2. Joanne Miller on June 1, 2015 at 11:09 PM

    This is amazing Jared and I think you should consider submitting this to some parenting magazines. I love your heart and how you parent!

    • Jared Angaza on June 3, 2015 at 4:22 AM

      Thanks so much mom. Glad you guys saw this one. I’m certainly getting an education in parenting. As you know, Saoirse is a force, and Francois was no walk in the park. But I’m grateful for them both, and for all of the joy and fulfillment it gives me as a father.

  3. Innes Welbourne on June 2, 2015 at 6:50 AM

    Great post, Jared. I really appreciate the fact that you’re sharing not only your mission as a parent but the methodology to help raise a fearless spirit. I also agree with the above comments about submitting your writing elsewhere. This is one of the sagest and most coherent articles I’ve seen on parenting in years.

    And I look forward to hearing more.

    • Jared Angaza on June 4, 2015 at 11:11 PM

      Innes, wow, thank you so much! I really appreciate your feedback. I’m learning so much. And I’m so grateful to be part of our children’s journey. They teach us so much ever day (as long as we are deliberately listening…).

  4. Ashley on June 30, 2015 at 12:40 AM

    Love this and there are so many things I would love to quote from it! I’ve bookmarked this to reference on my own site. It takes unending patience and continual growth to raise a child, and each and every one brings forth their own beauty and their own challenges. Saoirse is going to be a force to be reckoned with her whole life, and will impact everyone she meets – and she chose you two as parents because of all the love you bring to her. Francois as well, and any others. Parenting is a powerful thing, and I’m so thrilled to be on this journey with you as well!

    • Jared Angaza on July 3, 2015 at 5:19 AM

      Thanks Ashley! Parenting is certainly an ongoing challenge, but it’s one that is more fruitful than anything else I’ve ever done. I know it’s made me a better human, and I’m grateful for that. I am so inspired by watching the kids grow into who they were created to be. What a magnificent force to watch! We are blessed.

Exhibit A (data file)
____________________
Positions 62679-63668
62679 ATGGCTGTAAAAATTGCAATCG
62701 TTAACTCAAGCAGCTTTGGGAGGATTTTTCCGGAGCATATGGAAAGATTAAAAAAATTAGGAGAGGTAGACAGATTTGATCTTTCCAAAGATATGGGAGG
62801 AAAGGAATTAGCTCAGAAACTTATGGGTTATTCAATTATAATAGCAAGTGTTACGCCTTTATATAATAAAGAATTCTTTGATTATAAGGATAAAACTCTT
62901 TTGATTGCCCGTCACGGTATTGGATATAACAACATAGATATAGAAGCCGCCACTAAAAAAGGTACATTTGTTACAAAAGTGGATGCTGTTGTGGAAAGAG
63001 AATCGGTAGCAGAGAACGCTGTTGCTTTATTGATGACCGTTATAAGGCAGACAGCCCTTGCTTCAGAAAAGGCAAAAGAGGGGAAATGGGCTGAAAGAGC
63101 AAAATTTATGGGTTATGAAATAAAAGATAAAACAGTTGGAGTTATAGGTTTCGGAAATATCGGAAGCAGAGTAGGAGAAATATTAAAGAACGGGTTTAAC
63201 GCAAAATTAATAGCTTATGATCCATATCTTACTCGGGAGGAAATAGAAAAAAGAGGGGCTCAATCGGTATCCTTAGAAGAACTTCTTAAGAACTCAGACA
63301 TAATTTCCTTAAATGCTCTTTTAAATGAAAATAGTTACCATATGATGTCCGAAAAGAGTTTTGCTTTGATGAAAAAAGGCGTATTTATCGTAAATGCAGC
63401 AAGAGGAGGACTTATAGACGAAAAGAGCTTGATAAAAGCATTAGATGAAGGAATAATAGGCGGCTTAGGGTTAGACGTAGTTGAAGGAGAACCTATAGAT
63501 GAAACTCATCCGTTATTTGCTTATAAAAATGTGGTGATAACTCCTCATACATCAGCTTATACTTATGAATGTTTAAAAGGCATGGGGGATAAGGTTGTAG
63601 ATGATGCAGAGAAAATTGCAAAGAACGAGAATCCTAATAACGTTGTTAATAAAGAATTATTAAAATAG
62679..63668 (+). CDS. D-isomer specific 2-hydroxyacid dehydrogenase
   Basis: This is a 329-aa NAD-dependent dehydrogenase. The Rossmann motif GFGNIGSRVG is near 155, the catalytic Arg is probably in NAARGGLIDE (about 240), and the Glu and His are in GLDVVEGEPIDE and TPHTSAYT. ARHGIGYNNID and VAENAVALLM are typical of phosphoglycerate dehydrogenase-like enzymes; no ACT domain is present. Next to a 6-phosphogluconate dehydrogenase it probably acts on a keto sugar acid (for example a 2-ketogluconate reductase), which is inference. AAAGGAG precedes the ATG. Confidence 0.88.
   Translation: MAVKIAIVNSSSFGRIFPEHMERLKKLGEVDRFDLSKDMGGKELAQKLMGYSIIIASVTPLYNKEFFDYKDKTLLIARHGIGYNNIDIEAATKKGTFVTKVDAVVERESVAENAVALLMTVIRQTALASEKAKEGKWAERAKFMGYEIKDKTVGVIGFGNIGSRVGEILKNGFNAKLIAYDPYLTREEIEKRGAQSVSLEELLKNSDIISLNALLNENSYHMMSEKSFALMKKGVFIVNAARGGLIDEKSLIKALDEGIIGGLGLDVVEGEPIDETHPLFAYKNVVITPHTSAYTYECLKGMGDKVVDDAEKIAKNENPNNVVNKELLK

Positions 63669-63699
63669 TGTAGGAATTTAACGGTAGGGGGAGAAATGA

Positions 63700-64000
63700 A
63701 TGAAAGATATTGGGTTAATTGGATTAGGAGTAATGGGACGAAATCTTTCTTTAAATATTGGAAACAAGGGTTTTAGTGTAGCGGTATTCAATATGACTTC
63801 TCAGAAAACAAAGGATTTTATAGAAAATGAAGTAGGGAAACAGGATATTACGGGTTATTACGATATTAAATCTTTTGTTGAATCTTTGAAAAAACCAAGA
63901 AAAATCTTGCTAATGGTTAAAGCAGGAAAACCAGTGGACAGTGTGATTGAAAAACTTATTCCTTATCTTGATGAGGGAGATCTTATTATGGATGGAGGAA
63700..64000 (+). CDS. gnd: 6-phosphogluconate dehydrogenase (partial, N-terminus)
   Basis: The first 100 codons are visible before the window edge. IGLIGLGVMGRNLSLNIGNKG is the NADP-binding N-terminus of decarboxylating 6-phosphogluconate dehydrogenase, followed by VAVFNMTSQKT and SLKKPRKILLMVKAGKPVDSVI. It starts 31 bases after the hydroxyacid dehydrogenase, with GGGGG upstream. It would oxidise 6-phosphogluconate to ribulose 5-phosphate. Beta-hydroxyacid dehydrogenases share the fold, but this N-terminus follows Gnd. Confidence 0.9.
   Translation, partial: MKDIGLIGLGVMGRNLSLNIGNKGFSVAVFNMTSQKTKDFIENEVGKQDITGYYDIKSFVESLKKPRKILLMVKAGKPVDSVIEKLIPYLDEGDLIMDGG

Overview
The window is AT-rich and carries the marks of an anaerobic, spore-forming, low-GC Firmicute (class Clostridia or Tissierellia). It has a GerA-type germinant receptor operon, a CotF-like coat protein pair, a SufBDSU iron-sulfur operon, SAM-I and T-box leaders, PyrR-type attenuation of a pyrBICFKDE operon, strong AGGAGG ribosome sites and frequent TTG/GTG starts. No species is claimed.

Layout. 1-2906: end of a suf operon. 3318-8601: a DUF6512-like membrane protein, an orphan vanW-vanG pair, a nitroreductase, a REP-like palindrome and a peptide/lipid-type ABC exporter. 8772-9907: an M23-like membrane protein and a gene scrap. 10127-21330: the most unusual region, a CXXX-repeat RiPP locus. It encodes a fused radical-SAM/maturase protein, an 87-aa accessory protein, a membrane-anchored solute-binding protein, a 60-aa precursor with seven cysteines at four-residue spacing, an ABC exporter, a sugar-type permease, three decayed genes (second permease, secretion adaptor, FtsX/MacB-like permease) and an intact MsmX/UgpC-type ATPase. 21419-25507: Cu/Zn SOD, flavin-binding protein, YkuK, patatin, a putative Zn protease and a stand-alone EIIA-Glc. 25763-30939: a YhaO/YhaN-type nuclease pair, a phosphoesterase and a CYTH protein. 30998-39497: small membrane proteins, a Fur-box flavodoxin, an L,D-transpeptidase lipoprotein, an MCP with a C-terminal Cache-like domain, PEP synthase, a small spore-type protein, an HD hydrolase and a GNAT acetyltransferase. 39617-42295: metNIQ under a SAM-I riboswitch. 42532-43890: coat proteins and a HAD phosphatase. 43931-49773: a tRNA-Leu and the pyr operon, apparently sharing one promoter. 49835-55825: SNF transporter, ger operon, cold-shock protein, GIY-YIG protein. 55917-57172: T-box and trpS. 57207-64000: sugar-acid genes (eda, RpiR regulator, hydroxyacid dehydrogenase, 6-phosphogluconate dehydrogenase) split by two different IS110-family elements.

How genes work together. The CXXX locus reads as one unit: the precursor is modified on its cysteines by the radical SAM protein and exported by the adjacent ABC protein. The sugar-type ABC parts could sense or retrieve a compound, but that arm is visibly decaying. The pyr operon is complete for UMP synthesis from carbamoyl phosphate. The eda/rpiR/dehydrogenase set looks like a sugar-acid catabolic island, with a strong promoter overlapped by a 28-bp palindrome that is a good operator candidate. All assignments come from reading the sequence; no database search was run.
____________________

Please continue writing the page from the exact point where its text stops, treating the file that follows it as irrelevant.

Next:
5. Jared Angaza » The Sacred Flow of Life on August 9, 2015 at 12:24 AM

    […] I blogged about it our view of parenting just recently. THESE DIVINE, LIMITELSS SOULS ARE NOT OUR OWN […]

  6. Graham on April 22, 2016 at 2:28 PM

    Jared, this is a really amazing piece. Thanks for sharing so much of your heart and vulnerability. It is amazing how we can learn and grow so much by learning from our children. I know I have learned a great deal from mine, and they are making me a better man.

    • Jared Angaza on May 2, 2016 at 3:06 PM

      Graham, thanks so much! I agree that (if we make space for it), our children act as spectacular self actualization tools! They teach us patience, love, compassion, etc. at a level most never actually experience outside the home. It’s a symbiotic relationship. We build each other up. Peace!

    • Jared Angaza on May 4, 2016 at 9:31 PM

      Thanks so much Graham! This piece has become a common discussion in our family since I wrote it, and it’s sort of set us in a new trajectory with a focus on families and parenting. That lead us to creating, which we just recently launched.

      We all have lots to learn!